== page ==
Finally after a few hours we reached the summit, marked with an ordnance survey trig point, and posed for the obligatory photo as the clouds came in obscuring the fantastic view we'd been hoping for.

The Intrepid Explorers


Slightly disappointed and slightly wet, we started the long walk home, hoping for a break in the clouds. Then, while we were still on the top of the sgurr walking towards the route off the hill, we saw a break in the clouds open up. Here's the view to the south, showing in the distance the Isle of Muck (one of the other Hebridean small islands). We rushed back up to the summit.

The view to the south - break in the clouds


And the view was spectacular! Here's a photo Maria took.

The view to the east


And here's a photo Brian took of Maria taking the photo. In the distance beneath the cloud you can see the Isle of Rhum. This is the remains of the volcano that originally filled the valleys here with pitchstone nearly 60 million years ago.

View towards Rhum


We wandered back down and I had a brief chance to collect minerals when I found a small vein showing agate banding and some small amethystine quartz crystals.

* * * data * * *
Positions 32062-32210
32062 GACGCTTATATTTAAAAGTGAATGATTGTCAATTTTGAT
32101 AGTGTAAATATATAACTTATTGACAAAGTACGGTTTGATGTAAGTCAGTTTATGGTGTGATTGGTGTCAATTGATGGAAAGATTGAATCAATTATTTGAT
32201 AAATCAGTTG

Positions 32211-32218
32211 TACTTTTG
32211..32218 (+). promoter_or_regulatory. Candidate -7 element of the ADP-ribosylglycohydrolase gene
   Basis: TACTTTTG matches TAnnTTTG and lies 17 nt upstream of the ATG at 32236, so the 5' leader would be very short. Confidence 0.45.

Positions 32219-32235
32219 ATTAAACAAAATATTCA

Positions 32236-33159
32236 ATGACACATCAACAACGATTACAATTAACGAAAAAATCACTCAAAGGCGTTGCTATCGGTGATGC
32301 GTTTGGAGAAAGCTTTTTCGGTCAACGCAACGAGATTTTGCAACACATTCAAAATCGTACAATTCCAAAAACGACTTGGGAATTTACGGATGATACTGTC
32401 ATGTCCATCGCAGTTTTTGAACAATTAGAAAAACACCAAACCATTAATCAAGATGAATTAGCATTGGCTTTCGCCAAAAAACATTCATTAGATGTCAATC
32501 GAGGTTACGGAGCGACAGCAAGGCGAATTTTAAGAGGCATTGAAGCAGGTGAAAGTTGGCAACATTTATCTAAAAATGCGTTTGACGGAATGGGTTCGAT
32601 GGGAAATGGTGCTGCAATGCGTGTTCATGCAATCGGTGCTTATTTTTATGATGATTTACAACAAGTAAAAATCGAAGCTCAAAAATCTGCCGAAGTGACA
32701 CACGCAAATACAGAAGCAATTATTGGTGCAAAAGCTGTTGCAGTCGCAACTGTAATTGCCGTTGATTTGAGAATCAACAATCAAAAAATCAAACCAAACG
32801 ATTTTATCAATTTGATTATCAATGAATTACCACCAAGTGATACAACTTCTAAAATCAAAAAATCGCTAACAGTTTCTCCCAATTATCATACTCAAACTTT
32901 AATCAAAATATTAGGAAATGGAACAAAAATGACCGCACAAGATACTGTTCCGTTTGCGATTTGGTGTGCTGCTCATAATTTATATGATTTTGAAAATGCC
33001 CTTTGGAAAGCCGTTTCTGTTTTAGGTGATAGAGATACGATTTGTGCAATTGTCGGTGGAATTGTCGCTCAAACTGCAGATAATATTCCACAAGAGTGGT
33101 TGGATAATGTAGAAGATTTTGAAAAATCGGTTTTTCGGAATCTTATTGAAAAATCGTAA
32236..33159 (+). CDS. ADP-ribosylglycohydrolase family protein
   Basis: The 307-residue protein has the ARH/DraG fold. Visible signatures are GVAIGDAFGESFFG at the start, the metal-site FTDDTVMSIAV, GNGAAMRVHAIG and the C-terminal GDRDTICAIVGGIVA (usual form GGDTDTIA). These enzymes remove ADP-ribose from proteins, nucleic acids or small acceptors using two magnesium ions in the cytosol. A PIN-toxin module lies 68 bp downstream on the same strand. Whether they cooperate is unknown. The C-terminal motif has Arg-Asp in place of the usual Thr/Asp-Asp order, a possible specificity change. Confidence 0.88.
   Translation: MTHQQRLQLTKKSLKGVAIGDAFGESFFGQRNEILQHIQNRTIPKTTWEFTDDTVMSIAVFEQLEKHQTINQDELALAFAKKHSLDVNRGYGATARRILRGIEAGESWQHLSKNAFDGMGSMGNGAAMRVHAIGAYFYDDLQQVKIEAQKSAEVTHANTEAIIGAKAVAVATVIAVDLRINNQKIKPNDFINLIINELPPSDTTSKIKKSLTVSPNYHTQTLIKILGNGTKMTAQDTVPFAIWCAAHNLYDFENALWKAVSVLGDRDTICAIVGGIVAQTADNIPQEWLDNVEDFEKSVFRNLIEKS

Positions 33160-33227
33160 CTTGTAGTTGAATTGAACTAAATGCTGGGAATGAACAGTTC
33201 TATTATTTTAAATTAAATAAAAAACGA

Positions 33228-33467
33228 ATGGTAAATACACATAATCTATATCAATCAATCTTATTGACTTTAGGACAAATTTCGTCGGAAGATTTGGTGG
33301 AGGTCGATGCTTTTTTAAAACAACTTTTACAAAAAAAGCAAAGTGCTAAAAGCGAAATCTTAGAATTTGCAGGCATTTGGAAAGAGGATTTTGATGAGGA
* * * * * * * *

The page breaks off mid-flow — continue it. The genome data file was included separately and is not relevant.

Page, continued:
The next day, our last on the island, was a five mile walk to the northern part of the island to visit the "Singing Sands", which is a pure quartz sand beach. I had the clever idea, or so I thought at the time, of hiring bikes and riding there.

Eigg Bike hire


Actually, it turned out to be a very good idea - here's a sight you don't often see - your webmaster on a bike:

Jolyon on a bike


Finally, we reached the Singing Sands (so-called because when dry the sand makes a 'singing' noise when you tread on it.) Unfortunately the sand was pretty damp when we were there. And coming back to the geological point of this trip again, here is a view of the beach showing a rather nice dyke running across towards the ancient volcanoes in the Isle of Rhum which dominates the skyline to the northwest.